Tax Guru – Ker$tetter Letter

Helping real people win the tax game.

Archive for April 3rd, 2008

Posted by taxguru on April 3, 2008

From Letterman’s show last night per the NewsMax recap:

It’s tax season. You always gotta be careful. In fact, I always ask my date for a receipt.


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The dilemma with Sin Taxes…

Posted by taxguru on April 3, 2008

(Click on image for full size)

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Comparing tax prep methods…

Posted by taxguru on April 3, 2008

Taxes, Three Ways – Thanks to Ed Lyon from TaxCoach Software for the link to this interesting article comparing three different ways to have your tax return prepared.  It was featured in his latest weekly email bulletin, which anyone can subscribe to, even if you don’t subscribe to the full TaxCoach service

The gist of the article is just what I have always said.  Those of us in this profession who stay up to date on tax savings opportunities for our clients have absolutely nothing to fear from do it yourself software or the assembly line tax prep services. I have never considered either to be any kind of competition.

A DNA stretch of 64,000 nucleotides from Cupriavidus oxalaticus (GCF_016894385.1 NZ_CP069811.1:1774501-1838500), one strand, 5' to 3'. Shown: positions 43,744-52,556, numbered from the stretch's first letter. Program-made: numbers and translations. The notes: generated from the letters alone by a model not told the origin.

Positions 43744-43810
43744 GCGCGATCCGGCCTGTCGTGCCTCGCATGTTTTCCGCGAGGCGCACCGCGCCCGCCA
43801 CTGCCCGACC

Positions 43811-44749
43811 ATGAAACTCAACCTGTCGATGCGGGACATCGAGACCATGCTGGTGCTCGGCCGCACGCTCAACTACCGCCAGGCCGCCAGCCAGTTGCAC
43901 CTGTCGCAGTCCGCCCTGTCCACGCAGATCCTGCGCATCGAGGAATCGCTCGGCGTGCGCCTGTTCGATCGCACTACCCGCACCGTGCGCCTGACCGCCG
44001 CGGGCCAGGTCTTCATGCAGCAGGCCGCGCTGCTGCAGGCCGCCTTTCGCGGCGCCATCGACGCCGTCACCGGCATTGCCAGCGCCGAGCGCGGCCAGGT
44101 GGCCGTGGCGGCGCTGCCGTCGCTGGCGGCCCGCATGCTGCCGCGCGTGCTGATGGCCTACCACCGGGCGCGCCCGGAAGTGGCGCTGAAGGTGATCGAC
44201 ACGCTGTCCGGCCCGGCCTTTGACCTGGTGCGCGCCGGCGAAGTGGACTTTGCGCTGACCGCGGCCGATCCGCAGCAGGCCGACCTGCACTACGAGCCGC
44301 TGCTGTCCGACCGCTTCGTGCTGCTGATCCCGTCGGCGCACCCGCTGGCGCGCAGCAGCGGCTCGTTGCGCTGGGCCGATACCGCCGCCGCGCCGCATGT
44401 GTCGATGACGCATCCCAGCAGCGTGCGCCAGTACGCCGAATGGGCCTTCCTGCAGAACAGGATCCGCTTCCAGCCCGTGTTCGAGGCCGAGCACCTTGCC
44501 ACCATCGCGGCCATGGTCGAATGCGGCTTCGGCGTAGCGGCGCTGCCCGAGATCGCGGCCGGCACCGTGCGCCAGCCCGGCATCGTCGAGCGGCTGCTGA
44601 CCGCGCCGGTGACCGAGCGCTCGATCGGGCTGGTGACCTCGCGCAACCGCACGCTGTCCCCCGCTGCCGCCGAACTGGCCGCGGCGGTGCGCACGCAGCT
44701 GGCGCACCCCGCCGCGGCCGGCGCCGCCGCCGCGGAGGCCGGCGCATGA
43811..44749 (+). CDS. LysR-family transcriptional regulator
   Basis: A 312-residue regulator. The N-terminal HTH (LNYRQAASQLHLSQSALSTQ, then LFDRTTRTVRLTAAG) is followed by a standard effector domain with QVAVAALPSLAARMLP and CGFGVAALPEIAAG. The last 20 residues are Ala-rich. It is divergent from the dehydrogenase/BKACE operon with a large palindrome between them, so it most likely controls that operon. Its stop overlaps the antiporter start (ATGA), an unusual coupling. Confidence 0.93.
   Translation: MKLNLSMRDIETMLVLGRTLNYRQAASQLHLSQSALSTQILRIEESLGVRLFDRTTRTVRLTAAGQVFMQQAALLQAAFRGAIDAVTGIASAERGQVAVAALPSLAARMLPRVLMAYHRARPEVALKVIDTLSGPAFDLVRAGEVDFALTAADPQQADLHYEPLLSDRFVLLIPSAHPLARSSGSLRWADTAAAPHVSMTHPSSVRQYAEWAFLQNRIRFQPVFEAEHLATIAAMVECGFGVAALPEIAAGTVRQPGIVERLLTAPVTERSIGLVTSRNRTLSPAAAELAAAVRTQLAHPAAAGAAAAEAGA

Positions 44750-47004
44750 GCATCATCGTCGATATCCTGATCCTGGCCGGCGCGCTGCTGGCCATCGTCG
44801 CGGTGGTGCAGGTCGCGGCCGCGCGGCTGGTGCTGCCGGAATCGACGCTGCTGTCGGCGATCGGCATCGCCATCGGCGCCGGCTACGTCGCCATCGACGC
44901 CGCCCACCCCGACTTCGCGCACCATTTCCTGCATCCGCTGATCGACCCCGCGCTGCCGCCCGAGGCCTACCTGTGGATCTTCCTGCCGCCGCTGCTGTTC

To be quite frank, anyone not savvy enough to understand the benefit of paying someone like me one or two thousand dollars in fees in order to reduce their annual tax bill by $10,000 to $20,000 from what it would be with the other kinds of tax returns isn’t really the kind of person I want to work with. Of course, those kinds of fees are more for timely advice and strategic planning assistance, while the assembly line firms’ fees are just for filling in forms, as it is for do it yourself software.